- Unless you are in a niche that doesn’t see a ton of competition, it probably won’t be high quality enough to gain significant rankings
- We really do not have a definitive idea of how Google will end up treating AI-generated content long-term
- However, the speed and accessibility of these tools cannot be denied, making them a useful resource, especially when budgets for content marketing are tight
- There are some industries or topics that really should not be using AI-generated content yet
Let’s break these down:
AI Content: Questions of Plagiarism
If you’ve been playing around with Chat-GPT (and if you’re reading this post, I’ll assume that you have), it becomes very evident very quickly that a lot of the content it generates appears to be quite similar.
This is why “prompt engineering” has become one of the newest buzzwords. You can get different, more curated answers, provided you give these tools the right prompts. But that takes work, and the kind of learning curve that those who want to jump on the Chat-GPT train may be looking to avoid.
Beyond that, Open AI being the very foundation of Chat GPT models brings some– oddly, rather philosophical questions– about plagiarism into the fold.
Zapier has a great post about how Chat-GPT works. In it, they say:
“All the tokens came from a massive corpus of data written by humans. That includes books, articles, and other documents across all different topics, styles, and genres—and an unbelievable amount of content scraped from the open internet. Basically, it was allowed to crunch through the sum total of human knowledge.”
Basically, Chat GPT’s ability to answer prompts comes from having access to everything that’s been digitally published. And while it can accurately answer queries or write text (and sometimes, well, get things super wrong), it’s not actually writing. The content it spits out is algorithmic, based on what exists already, based on what has already been written and published– by someone else.
In fact, AI-generated content is, as of now, not covered by copyright laws. This means that content you create using AI doesn’t belong to you.
This makes sense, because if that AI content is scraping and repurposing what’s already there, with no original thought, was it your content to begin with?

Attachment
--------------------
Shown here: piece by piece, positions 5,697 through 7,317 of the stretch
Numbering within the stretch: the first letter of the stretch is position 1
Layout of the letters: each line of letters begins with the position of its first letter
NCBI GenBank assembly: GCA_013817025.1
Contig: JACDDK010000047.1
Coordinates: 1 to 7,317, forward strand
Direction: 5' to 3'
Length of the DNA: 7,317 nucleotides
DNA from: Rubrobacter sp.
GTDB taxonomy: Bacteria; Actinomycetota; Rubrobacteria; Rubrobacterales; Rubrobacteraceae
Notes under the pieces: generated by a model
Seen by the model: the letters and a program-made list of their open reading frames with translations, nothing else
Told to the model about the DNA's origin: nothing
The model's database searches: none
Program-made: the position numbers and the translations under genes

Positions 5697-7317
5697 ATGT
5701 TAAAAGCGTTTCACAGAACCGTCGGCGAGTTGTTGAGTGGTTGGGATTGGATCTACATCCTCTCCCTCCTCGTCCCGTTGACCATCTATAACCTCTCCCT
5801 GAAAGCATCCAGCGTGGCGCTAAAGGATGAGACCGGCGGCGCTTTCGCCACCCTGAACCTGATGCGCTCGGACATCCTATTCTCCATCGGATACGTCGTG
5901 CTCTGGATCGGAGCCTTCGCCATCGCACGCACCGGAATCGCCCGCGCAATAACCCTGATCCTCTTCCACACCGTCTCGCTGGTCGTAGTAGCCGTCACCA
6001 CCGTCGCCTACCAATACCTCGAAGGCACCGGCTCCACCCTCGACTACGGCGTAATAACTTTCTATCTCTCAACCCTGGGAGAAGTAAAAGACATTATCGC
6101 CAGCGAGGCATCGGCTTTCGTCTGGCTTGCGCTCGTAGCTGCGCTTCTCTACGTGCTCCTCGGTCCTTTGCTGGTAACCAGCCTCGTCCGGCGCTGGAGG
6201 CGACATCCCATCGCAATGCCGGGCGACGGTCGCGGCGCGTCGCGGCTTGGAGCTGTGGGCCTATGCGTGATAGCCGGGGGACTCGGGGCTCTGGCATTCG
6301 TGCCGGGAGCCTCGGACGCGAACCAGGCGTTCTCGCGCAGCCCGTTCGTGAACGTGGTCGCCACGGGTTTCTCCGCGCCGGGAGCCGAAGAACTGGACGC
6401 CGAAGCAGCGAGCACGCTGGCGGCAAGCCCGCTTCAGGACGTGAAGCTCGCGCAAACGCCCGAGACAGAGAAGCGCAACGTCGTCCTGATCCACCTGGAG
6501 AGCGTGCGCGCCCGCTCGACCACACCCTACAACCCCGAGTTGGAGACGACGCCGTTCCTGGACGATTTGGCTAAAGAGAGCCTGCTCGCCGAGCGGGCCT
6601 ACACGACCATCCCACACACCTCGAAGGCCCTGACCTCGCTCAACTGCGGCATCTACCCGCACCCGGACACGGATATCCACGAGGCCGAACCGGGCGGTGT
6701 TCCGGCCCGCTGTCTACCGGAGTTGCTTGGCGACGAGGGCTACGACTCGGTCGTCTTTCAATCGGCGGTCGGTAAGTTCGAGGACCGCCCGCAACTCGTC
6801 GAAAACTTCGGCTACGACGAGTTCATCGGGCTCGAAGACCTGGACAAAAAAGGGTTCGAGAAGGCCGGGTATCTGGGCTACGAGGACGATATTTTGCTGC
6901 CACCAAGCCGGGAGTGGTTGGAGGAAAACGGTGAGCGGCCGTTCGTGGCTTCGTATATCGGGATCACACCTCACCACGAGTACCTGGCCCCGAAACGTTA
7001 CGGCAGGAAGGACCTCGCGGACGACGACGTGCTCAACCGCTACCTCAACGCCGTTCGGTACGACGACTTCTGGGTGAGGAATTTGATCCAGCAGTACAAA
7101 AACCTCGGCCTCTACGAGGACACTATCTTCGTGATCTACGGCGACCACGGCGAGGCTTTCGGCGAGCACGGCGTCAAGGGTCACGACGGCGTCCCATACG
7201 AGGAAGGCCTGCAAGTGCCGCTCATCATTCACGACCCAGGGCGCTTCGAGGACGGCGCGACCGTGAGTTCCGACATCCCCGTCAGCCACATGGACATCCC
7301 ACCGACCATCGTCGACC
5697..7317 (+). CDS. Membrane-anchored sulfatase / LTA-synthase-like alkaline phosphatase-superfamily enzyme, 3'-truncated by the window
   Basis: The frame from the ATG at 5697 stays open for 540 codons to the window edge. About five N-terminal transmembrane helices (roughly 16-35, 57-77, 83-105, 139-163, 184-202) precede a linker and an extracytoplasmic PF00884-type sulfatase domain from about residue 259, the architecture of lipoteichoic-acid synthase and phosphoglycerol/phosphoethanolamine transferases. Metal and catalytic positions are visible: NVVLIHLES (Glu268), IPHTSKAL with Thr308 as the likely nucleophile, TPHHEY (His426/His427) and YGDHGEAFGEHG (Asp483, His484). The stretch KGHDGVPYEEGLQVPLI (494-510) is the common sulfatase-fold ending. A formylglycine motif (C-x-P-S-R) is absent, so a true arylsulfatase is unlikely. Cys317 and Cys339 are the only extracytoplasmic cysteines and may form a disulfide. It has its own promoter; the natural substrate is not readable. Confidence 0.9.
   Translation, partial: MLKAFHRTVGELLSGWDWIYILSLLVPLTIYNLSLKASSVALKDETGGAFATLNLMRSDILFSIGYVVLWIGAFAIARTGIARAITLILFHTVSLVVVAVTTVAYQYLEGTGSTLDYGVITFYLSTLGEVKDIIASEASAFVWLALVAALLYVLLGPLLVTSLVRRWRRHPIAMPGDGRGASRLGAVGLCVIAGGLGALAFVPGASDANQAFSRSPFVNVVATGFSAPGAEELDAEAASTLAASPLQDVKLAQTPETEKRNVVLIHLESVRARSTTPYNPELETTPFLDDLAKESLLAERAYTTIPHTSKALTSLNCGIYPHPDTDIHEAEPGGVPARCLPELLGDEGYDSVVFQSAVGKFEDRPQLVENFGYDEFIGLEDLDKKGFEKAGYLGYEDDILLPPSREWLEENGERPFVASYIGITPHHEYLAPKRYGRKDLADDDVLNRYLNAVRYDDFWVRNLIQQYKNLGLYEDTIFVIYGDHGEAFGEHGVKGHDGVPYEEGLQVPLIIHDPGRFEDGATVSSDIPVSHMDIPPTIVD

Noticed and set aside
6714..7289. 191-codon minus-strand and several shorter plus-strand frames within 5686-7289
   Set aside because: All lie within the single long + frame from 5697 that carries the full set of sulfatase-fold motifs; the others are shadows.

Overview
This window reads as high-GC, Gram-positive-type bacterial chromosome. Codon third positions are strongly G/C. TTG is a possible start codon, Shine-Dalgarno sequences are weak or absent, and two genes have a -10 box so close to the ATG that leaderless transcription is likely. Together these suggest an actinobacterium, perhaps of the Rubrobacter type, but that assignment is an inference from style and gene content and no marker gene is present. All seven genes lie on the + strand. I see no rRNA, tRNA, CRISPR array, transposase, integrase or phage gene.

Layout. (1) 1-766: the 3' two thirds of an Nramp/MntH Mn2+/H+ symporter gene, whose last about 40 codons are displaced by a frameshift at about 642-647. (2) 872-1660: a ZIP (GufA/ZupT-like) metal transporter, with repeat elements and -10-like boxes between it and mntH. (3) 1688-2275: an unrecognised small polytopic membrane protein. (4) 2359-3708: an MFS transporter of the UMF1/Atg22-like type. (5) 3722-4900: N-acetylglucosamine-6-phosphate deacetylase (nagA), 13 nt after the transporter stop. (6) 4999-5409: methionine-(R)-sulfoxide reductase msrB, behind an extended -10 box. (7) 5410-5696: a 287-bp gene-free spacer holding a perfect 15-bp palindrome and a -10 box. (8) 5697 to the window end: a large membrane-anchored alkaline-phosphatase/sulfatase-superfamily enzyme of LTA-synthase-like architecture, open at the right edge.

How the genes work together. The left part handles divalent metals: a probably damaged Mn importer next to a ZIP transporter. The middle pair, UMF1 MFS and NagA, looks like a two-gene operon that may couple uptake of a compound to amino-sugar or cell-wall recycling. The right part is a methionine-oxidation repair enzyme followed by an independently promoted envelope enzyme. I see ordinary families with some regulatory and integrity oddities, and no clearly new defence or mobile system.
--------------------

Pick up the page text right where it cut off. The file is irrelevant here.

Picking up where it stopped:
Isn’t all content repurposed in some way?
It feels appropriate to insert a cliché into this sentence. Who hasn’t heard that there’s “nothing new under the sun.”?
If you write, whether it’s marketing copy, corporate emails, or snappy tweets, you’re reworking content that’s already been written.
I’ve been a copywriter for a very long time now. And I’ve done copywriting for industries that I didn’t have direct, first-hand experience.
So, what did I do? I Googled. I researched. I pulled popular ideas, saw what people were responding to, and structured content around that. I rewrote what was there already.
I once wrote content for a Singapore Construction site. And I can honestly say that I did not have very many “original ideas” that I brought to the table writing their blogs. But they were good blogs. Useful, and well-written. They worked.
And what I could bring to the table was human insight, turns of phrase, and an inherent ability to relate to other people, and what they would care about– no matter the circumstance.
I’m going to get to how (we think– emphasis on think) Google treats and will treat AI content, but AI content as a first draft tool = definitely useful. AI content with no human oversight or interaction = is not as useful, and may be damaging to your SEO and brand.
Does AI Content Rank in Google?
To use another marketing cliché… it depends.
You’ll see anecdotes across Reddit and the web about how users are writing blogs with tools like Chat-GPT and Copymatic to create blog content that’s ranking well in Google.
As a long-time content creator and SEO, I’m sure that’s true for niches that are not competitive, or going after zero-search volume keywords.